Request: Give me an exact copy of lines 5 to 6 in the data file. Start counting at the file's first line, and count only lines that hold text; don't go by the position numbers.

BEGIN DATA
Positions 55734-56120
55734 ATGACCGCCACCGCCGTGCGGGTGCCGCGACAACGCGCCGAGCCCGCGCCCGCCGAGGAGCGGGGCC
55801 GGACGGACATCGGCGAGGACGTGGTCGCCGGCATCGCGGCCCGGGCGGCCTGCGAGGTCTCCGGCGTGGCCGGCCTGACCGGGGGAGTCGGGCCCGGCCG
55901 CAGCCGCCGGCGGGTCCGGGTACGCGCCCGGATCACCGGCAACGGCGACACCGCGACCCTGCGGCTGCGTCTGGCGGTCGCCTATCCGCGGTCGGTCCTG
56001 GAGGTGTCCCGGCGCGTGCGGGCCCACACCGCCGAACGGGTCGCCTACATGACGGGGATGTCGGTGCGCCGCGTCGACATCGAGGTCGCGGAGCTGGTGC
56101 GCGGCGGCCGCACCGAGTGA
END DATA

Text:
56001 GAGGTGTCCCGGCGCGTGCGGGCCCACACCGCCGAACGGGTCGCCTACATGACGGGGATGTCGGTGCGCCGCGTCGACATCGAGGTCGCGGAGCTGGTGC
56101 GCGGCGGCCGCACCGAGTGA